CDC Director Urges More Public Health Funding As He Warns Coronavirus Has ‘Brought U.S. To Its Knees’

CDC director Dr Robert Redfield warned lawmakers at a hearing in Congress on Tuesday that Covid-19 has brought the U.S. to its knees, and appealed for more public health funding as states across the country continue charting record numbers of new cases each day.


“We have all done the best that we can do to tackle this virus and the reality is that it’s brought this nation to its knees,” Redfield told a House hearing on Tuesday.

Redfield added that public health resources in the U.S. had been underfunded at state and federal level.

He said that now is the time to step up investment in underfunded “core capabilities of public health” including public health workers, adding that the U.S. has used the capacity it has to tackle the virus. 

Redfield’s assessment came after Dr Anthony Fauci said he was not aware of the president wanting to slow down testing as he said at his Tulsa rally because it makes the U.S. look bad, and instead said testing will be increased

It comes as Washington state, an early coronavirus hotpot in the U.S., mandated the use of facemasks in public as confirmed cases in the state rose by more than a third last week.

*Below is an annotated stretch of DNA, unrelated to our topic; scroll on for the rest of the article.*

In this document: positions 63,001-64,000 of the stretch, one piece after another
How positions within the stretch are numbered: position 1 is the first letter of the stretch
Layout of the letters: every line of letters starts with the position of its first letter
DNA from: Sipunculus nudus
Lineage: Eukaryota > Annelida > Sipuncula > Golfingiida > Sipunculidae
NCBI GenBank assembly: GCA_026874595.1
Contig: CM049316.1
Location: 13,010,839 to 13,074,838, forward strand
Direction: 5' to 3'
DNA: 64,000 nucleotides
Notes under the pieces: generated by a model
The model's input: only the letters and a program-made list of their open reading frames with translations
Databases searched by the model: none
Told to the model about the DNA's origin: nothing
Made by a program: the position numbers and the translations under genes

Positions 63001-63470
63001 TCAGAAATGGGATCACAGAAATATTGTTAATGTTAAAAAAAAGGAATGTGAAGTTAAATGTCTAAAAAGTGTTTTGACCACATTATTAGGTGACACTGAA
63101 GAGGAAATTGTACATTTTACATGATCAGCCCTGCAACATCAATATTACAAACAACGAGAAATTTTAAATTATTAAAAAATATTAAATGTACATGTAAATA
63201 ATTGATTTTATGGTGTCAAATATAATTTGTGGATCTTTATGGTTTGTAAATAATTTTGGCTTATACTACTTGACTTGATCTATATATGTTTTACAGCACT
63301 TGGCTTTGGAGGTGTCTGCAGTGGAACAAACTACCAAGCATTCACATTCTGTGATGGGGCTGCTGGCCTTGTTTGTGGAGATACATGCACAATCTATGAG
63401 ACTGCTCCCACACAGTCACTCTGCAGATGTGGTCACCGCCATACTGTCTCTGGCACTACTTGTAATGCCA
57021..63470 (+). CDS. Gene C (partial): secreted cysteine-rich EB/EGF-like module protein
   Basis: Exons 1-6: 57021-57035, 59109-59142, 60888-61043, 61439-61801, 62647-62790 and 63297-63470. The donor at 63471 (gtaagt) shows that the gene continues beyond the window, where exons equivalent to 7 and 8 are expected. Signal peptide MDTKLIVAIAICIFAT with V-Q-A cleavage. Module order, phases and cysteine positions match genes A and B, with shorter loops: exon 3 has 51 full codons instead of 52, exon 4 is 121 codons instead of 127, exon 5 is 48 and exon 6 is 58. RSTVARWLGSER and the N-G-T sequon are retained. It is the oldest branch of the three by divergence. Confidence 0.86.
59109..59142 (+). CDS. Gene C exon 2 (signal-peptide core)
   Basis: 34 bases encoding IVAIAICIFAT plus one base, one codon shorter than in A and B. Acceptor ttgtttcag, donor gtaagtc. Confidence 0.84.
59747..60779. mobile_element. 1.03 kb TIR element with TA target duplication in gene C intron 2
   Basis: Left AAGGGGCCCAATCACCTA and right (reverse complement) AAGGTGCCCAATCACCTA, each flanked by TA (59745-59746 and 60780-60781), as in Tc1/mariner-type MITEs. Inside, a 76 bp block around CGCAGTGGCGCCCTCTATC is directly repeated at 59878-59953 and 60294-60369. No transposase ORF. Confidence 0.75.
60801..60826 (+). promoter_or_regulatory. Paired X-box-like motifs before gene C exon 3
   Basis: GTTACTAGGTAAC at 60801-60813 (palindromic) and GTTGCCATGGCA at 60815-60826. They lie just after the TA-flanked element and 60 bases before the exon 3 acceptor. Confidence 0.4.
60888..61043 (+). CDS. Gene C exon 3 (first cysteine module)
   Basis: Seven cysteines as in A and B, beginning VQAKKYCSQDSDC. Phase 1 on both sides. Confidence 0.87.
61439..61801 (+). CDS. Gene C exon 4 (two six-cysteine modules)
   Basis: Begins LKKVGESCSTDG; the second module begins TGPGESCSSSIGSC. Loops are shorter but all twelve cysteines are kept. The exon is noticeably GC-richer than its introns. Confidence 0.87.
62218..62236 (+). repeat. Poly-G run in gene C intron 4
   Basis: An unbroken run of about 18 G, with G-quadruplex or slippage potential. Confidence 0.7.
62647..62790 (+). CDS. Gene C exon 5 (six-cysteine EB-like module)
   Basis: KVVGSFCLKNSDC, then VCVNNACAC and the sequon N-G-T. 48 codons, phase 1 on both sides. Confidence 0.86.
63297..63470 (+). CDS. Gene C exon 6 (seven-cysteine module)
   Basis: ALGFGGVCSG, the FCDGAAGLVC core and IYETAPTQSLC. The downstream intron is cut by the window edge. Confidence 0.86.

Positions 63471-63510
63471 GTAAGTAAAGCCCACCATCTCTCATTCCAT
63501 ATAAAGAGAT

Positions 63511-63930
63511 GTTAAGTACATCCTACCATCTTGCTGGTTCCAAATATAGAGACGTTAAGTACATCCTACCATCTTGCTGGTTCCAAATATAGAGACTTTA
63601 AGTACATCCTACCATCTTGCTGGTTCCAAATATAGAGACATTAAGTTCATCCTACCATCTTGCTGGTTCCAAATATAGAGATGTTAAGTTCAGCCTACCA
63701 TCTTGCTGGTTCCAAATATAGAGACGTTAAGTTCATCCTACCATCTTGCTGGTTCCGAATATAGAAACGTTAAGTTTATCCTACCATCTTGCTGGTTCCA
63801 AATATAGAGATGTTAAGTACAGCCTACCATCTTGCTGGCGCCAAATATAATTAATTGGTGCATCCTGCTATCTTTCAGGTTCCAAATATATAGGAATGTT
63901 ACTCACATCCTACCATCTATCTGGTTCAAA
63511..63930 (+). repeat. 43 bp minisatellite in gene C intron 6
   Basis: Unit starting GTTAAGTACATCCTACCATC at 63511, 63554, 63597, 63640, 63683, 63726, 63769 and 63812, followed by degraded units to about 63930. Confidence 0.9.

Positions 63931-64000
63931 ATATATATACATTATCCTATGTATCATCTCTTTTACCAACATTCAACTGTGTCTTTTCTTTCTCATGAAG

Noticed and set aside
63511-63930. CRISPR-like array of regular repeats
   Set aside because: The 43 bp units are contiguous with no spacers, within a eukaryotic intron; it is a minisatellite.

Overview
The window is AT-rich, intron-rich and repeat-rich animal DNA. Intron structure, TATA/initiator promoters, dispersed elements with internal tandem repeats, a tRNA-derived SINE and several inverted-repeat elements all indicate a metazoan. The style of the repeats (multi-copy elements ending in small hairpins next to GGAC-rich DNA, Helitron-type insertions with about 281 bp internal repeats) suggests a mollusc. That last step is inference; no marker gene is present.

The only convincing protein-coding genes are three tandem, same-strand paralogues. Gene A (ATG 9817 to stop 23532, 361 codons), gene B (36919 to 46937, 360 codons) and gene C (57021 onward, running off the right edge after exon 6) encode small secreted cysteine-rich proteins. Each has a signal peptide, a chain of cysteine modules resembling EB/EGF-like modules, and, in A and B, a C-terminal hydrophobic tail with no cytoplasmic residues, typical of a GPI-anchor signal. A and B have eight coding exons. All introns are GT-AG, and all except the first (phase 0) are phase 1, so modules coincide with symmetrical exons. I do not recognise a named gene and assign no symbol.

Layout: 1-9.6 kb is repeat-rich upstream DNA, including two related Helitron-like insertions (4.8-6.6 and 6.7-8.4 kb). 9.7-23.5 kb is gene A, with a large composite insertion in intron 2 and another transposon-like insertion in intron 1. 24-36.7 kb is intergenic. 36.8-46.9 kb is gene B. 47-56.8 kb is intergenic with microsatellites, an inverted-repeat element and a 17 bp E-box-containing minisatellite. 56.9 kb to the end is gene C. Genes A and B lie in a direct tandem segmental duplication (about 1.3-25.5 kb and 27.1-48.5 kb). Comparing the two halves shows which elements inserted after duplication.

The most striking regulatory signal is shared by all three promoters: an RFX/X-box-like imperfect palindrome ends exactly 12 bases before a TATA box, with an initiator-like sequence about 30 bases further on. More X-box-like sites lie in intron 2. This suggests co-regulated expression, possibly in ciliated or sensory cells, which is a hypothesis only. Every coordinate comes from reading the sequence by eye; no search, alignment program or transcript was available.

Parts of the country including California, Texas and Arizona continue to see record new daily cases.


Washington state joins at least 16 other states where facemasks are mandatory: California, Connecticut, Delaware, DC, Hawaii, Illinois, Kentucky, Maine, Maryland, Massachusetts, Michigan, New Jersey, New Mexico, New York, Pennsylvania and Rhode Island have made face masks compulsory in public settings. Despite expert recommendation and advice that mask wearing can lower risk of virus transmission, the issue has become political among some Republicans. 


$7 trillion. That’s how much Redfield warned the virus could cost the U.S. economy.


The U.S. has reported 2.3 million coronavirus cases and more than 121,000 deaths to date. But while new cases appeared to be gradually falling throughout May, this month has seen a dramatic rise in new infections, data from Johns Hopkins University shows. Nationwide, cases rose by 25% last week, according to analysis by Reuters. Officials over the weekend warned that the first wave of the virus is far from over as more than half of U.S. states continue to report new cases.

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